Justices Scalia and Thomas Think It's Constitutional To Execute INNOCENT People

Cross posted @ DailyKos

Antonin Scalia (Yes, that Scalia) thinks mere innocence isn't enough to keep you from being executed, and his pal Clarence Thomas agrees with him.

This Court has never held that the Constitution forbids the execution of a convicted defendant who has had a full and fair trial but is later able to convince a habeas court that he is “actually” innocent. Quite to the contrary, we have repeatedly left that question unresolved, while expressing considerable doubt that any claim based on alleged “actual innocence” is constitutionally cognizable.

Scalia also states that:

Far from demonstrating, as this Court’s Rule 20.4(a) requires, “exceptional circumstances” that “warrant the exercise of the Court’s discretionary powers,” petitioner’s claim is a sure loser.

An innocent man may be put to DEATH and Scalia doesn't think that's an "exceptional circumstance"? What kind of unfeeling jerk says something like that? If HE were in Troy Davis's shoes, I'm sure he'd have a very different opinion.

Davis was convicted in 1991 of murdering an off-duty Savannah police officer, Mark Allen MacPhail, in 1989. Since his trial, Davis has claimed, seven of the state of Georgia’s key witneeses have recanted the testimony they gave at the trial. Several other individuals have implicated another man — the prosecution’s key witness against Davis — as the shooter.

Read more about Troy's case here.

In fact, as Justice Stevens points out:

JUSTICE SCALIA’s dissent is wrong in two respects.First, he assumes as a matter of fact that petitioner Davis is guilty of the murder of Officer MacPhail. He does this even though seven of the State’s key witnesses have re-canted their trial testimony; several individuals have implicated the State’s principal witness as the shooter; and “no court,” state or federal, “has ever conducted a hearing to assess the reliability of the score of [post conviction] affidavits that, if reliable, would satisfy the threshold showing for a truly persuasive demonstration of actual innocence,” 565 F. 3d 810, 827 (CA11 2009) (Barkett, J., dissenting) (internal quotation marks omitted). The substantial risk of putting an innocent man to death clearly provides an adequate justification for holding an evidentiary hearing. Simply put, the case is sufficiently “exceptional” to warrant utilization of this Court’s Rule 20.4(a).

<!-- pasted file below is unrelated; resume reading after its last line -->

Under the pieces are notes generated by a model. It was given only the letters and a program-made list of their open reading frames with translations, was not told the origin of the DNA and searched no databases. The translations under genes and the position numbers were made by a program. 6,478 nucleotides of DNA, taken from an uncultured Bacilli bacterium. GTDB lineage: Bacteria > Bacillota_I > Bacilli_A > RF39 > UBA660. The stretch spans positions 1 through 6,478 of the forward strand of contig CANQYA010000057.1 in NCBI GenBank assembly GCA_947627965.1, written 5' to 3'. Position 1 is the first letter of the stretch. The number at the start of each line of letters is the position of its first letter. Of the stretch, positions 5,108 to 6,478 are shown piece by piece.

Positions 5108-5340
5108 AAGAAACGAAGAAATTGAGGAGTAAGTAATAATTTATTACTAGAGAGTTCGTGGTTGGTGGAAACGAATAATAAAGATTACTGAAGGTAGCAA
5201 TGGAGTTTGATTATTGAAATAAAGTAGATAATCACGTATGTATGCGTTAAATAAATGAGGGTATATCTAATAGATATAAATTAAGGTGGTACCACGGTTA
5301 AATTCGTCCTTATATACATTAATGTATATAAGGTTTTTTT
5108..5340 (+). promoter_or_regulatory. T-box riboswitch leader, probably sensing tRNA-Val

JUSTICE SCALIA would pretermit all of these unresolved legal questions on the theory that we must treat even the most robust showing of actual innocence identically on habeas review to an accusation of minor procedural error. Without briefing or argument, he concludes that Congress chose to foreclose relief and that the Constitution permits this. But imagine a petitioner in Davis’s situation who possesses new evidence conclusively and definitively proving, beyond any scintilla of doubt, that he is an innocent man. The dissent’s reasoning would allow such a petitioner to be put to death nonetheless. The Court correctly refuses to endorse such reasoning.

When you execute someone, that's PERMANENT. It's not like you can just raise him from the dead if he happens to be proven innocent AFTER being killed. Even if you get a "full and fair trial" you could be innocent. While our criminal procedure and evidence rules are good, they are not PERFECT. Please let this jerk be the next one to retire, or Thomas who concurred with him.

Cross posted @ DailyKos
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